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Am J Public Health. 2016 Nov;106(11):2032-2037. Epub 2016 Sep 15.

State Medical Marijuana Laws and the Prevalence of Opioids Detected Among Fatally Injured Drivers.

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June H. Kim, Julian Santaella-Tenorio, Katherine M. Keyes, Deborah Hasin, Silvia S. Martins, and Guohua Li are with the Department of Epidemiology and Christine Mauro and Julia Wrobel are with the Department of Biostatistics, Columbia University, New York, NY. Magdalena Cerdà is with the Department of Emergency Medicine, University of California, Davis.



To assess the association between medical marijuana laws (MMLs) and the odds of a positive opioid test, an indicator for prior use.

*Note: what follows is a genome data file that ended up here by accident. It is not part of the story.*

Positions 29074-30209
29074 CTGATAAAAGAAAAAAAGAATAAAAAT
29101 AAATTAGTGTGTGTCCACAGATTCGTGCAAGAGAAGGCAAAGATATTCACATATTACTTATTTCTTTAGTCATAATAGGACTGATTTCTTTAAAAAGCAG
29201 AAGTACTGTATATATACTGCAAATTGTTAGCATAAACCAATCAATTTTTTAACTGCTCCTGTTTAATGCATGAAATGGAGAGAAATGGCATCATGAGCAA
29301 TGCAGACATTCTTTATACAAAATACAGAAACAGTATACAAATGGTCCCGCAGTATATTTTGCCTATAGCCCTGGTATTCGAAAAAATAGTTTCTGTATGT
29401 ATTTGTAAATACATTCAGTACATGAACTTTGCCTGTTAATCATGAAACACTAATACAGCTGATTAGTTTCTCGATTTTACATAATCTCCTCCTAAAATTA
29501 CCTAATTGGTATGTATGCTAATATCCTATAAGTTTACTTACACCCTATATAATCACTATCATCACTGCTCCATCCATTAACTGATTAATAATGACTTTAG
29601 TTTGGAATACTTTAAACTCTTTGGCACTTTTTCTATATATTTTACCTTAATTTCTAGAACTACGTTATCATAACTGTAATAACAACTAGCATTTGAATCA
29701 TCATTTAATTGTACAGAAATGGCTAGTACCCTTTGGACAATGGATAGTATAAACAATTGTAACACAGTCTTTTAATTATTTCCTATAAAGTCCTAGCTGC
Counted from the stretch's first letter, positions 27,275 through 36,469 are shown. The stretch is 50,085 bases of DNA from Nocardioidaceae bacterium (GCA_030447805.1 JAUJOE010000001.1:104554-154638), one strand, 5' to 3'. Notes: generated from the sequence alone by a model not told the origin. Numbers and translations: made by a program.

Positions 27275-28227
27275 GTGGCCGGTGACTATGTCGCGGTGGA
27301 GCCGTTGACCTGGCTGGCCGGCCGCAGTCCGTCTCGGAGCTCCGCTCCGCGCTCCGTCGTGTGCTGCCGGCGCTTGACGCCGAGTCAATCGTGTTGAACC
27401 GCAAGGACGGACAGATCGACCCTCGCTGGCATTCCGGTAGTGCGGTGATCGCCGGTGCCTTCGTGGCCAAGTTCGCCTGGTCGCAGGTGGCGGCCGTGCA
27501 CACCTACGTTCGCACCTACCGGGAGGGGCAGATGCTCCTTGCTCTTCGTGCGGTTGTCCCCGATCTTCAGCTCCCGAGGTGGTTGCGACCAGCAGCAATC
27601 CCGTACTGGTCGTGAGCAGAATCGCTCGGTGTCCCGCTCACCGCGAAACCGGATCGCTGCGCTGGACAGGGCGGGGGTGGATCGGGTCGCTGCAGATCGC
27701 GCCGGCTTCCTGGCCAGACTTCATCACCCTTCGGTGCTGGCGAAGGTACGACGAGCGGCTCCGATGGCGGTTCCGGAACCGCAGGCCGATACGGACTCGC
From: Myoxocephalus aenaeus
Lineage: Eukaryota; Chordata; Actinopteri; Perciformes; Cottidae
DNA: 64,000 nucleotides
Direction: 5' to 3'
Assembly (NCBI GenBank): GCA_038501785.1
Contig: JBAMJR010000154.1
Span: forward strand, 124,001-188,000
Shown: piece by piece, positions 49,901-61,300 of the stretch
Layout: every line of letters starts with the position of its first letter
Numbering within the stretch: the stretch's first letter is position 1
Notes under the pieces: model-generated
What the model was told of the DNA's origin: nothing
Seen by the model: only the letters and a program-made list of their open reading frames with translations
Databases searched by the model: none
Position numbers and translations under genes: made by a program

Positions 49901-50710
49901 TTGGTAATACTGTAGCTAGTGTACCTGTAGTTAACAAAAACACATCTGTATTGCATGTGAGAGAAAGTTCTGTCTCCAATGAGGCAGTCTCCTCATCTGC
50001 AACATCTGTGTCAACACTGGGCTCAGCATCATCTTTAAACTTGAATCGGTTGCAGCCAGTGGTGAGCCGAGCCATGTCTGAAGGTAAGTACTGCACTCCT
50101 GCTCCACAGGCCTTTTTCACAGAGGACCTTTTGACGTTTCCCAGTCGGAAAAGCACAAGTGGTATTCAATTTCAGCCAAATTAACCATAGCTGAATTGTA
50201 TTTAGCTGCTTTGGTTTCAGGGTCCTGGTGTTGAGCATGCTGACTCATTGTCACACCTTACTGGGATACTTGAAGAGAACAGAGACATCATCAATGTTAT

We analyzed 1999-2013 Fatality Analysis Reporting System (FARS) data from 18 states that tested for alcohol and other drugs in at least 80% of drivers who died within 1 hour of crashing (n = 68 394). Within-state and between-state comparisons assessed opioid positivity among drivers crashing in states with an operational MML (i.e., allowances for home cultivation or active dispensaries) versus drivers crashing in states before a future MML was operational.


State-specific estimates indicated a reduction in opioid positivity for most states after implementation of an operational MML, although none of these estimates were significant. When we combined states, we observed no significant overall association (odds ratio [OR] = 0.79; 95% confidence interval [CI] = 0.61, 1.03). However, age-stratified analyses indicated a significant reduction in opioid positivity for drivers aged 21 to 40 years (OR = 0.50; 95% CI = 0.37, 0.67; interaction P < .001).


Operational MMLs are associated with reductions in opioid positivity among 21- to 40-year-old fatally injured drivers and may reduce opioid use and overdose.

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